Mking44 Week 11
- 1 Assignments
- 2 Individual Journal Entries
- 3 Class Journal Entries
- 4 Purpose
- 5 Preparation for Journal Club
- 5.1 Ten Biological Terms
- 5.2 Outline
- 5.3 Critiques
- 6 Scientific Conclusion
- 7 Acknowledgements
- 8 References
Individual Journal Entries
Class Journal Entries
The purpose of this paper is to study the structure, function, and mechanism of the SARS-CoV-2 S glycoprotein binding to host cells, and therefore possibly providing vaccine or therapeutic design for the newly emerging pandemic.
Preparation for Journal Club
The article my group is going to do journal club on is Walls, A. C., Park, Y. J., Tortorici, M. A., Wall, A., McGuire, A. T., & Veesler, D. (2020). Structure, function, and antigenicity of the SARS-CoV-2 spike glycoprotein. Cell. DOI: 10.1016/j.cell.2020.02.058
Ten Biological Terms
- furin (n): serine endopeptidase that processes various secretory proproteins (including some growth factors) by cleavage at paired basic amino acids. Will cleave the HIV envelope glycoprotein (gp160) into two portions, gp120 and gp41, making the virus fusion-competent. It is inhibited by serpin B8, (A Dictionary of Biomedicine, 2010).
- biogenesis (n): the synthesis of a substance in a living organism; biosynthesis, (Oxford Dictionary of Biochemistry and Molecular Biology, 2006).
- sialosides (n): Sialic acid-containing carbohydrates, play critical roles in many biological events and in diseases, including viral and bacterial infections, the immune response, the progression of tumor cell metastasis, (SialoGlyco Chemistry and Biology II. Topics in Current Chemistry, 2014).
- angiotensin-converting enzyme (n): The dipeptidyl carboxypeptidase that converts angiotensin I into the biologically active form, angiotensin II. Angiotensin converting enzyme 2 is a carboxypeptidase which converts angiotensin I to angiotensin 1–9, a peptide of unknown function, and angiotensin II to angiotensin 1–7, a vasodilator. Polymorphisms in ACE1 are associated with susceptibility to ischaemic stroke and diabetic nephropathy and mutations can cause renal tubular dysgenesis, (A Dictionary of Biomedicine, 2010).
- cryoelectron microscopy (n): a method for imaging frozen-hydrated specimens at cryogenic temperatures by electron microscopy. Specimens remain in their native state without the need for dyes or fixatives, allowing the study of fine cellular structures, viruses and protein complexes at molecular resolution, (Nature, 2020).
- pneumocyte (n): a type of cell that lines the walls separating the air sacs in the lungs. Type I pneumocytes are flat and inconspicuous. Type II pneumocytes are cuboidal and secrete surfactant, (Concide Medical Dictionary, 2010).
- Bio-Layer Interferometry (n): a label-free technology for measuring biomolecular interactions. It is an optical analytical technique that analyzes the interference pattern of white light reflected from two surfaces: a layer of immobilized protein on the biosensor tip, and an internal reference layer. Any change in the number of molecules bound to the biosensor tip causes a shift in the interference pattern that can be measured in real-time, (ForteBio, 2020).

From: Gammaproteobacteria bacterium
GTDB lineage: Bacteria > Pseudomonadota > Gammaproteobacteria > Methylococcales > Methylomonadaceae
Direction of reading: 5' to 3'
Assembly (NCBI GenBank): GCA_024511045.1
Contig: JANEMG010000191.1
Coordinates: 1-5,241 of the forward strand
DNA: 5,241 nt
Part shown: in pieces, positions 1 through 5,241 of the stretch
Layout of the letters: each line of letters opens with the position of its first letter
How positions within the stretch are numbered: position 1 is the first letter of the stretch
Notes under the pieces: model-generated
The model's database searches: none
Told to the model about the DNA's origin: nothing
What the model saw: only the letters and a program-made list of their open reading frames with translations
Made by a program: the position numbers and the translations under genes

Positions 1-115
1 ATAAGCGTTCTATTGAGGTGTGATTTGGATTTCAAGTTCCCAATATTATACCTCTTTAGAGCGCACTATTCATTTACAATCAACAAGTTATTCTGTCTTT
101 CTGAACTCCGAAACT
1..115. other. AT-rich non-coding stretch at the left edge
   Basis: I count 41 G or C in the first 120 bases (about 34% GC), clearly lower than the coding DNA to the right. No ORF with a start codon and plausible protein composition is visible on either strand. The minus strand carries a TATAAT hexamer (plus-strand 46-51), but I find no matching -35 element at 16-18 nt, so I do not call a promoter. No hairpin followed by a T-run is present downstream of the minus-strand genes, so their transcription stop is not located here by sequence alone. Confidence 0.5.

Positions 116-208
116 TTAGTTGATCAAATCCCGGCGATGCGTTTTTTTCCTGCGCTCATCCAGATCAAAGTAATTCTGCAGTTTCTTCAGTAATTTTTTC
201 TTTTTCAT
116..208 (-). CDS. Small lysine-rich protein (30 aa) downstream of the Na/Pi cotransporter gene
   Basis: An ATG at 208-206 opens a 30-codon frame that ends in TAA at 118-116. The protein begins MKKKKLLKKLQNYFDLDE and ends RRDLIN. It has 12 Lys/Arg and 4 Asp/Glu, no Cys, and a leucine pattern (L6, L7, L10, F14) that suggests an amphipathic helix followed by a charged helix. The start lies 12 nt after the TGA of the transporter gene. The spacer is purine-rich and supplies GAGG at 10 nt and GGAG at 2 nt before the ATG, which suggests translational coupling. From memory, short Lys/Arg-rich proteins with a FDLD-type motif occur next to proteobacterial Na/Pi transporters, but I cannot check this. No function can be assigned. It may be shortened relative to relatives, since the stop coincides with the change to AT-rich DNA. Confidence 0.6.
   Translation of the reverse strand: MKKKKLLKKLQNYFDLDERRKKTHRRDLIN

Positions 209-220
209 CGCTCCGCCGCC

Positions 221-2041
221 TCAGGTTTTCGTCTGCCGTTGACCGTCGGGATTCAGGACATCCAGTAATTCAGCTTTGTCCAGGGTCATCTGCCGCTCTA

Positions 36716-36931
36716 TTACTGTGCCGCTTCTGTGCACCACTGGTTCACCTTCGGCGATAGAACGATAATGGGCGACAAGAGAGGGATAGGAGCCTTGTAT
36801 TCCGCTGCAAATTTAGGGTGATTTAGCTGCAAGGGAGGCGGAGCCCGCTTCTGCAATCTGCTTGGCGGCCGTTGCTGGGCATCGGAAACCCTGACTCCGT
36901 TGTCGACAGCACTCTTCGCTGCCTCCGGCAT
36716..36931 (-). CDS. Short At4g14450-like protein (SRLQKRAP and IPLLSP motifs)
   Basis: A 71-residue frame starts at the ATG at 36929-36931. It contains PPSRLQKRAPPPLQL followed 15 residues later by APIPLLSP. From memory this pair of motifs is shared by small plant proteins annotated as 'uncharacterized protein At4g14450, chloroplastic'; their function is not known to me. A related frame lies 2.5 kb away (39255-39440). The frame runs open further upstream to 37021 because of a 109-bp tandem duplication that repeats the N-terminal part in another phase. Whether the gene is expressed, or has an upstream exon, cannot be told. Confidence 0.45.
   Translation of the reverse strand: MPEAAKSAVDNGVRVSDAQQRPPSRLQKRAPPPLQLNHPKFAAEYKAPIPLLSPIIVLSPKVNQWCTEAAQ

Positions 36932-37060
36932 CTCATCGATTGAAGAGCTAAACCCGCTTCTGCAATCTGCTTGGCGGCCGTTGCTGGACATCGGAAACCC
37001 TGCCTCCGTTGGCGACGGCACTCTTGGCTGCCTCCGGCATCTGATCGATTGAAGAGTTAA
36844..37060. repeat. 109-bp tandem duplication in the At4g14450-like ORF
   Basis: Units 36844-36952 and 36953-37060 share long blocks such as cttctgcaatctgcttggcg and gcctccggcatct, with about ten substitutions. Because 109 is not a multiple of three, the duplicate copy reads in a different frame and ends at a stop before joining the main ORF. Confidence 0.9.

- virus-neutralizing antibody (n): An antibody that binds to a virus and interferes with its ability to infect a cell, (NCI Dictionary of Cancer Terms).
- Newcastle disease (n): An acute, infectious disease which affects birds, including domestic fowl. Although not necessarily fatal, the disease is economically important since affected birds are less productive. The disease affects mainly the respiratory tract, but the nervous system may become involved. Mortality rates vary. It is caused by a paramyxovirus, (A Dictionary of Zoology, 2009).
- polyclonal antibody (n): An antibody produced by several clones of B lymphocytes and potentially directed at multiple epitopes. Antibody produced by immunization of an animal will be polyclonal, (A Dictionary of Biomedicine, 2010).
Importance/Significance: Unlike other coronaviruses, SARS-CoV-2 is a now considered a worldwide pandemic, so it is important to understand the structure and function of the S glycoprotein in order to develop therapies or vaccines for this virus.
- Coronavirus enters the host cell by the S (spike) glycoprotein that forms a trimer with 3 identical units sticking out of the viral surface. S glycoprotein has two subunits: S1 which binds to the host cell receptor, and S2 which fuses the viral and cell membrane together.
- The S protein is cleaved between the S1 and S2 subunits for much coronaviruses. Then it is further cleaved by host proteases at the S2' site.
- This cleavage has been studied to activate the glycoprotein to fuse the membranes together by irreversible protein conformation changes.
- Different CoVs use distinct domains to recognize receptors on the host membrane.
- SARSr-COV (SARS related coronaviruses) interact with angiotensin-converting enzyme 2 (ACE2) to enter target cells.
- Since the S glycoprotein is protuding out of the membrane and permits entry into host cells, it is the main target for neutralizing antibodies (Abs) for therapies and vaccine design.
Limitations of previous study: SARS-CoV-2 is a different, new virus that emerged in December 2019, so there aren't really limitations, just that it is a new virus. A limitation could be that other researchers mostly studied the amino acid or DNA sequences between different SARS viruses.
- They overcame these limitations by studying SARS-CoV-2 and seeing how it binded with the host cell receptors and the mechanism of inhibition.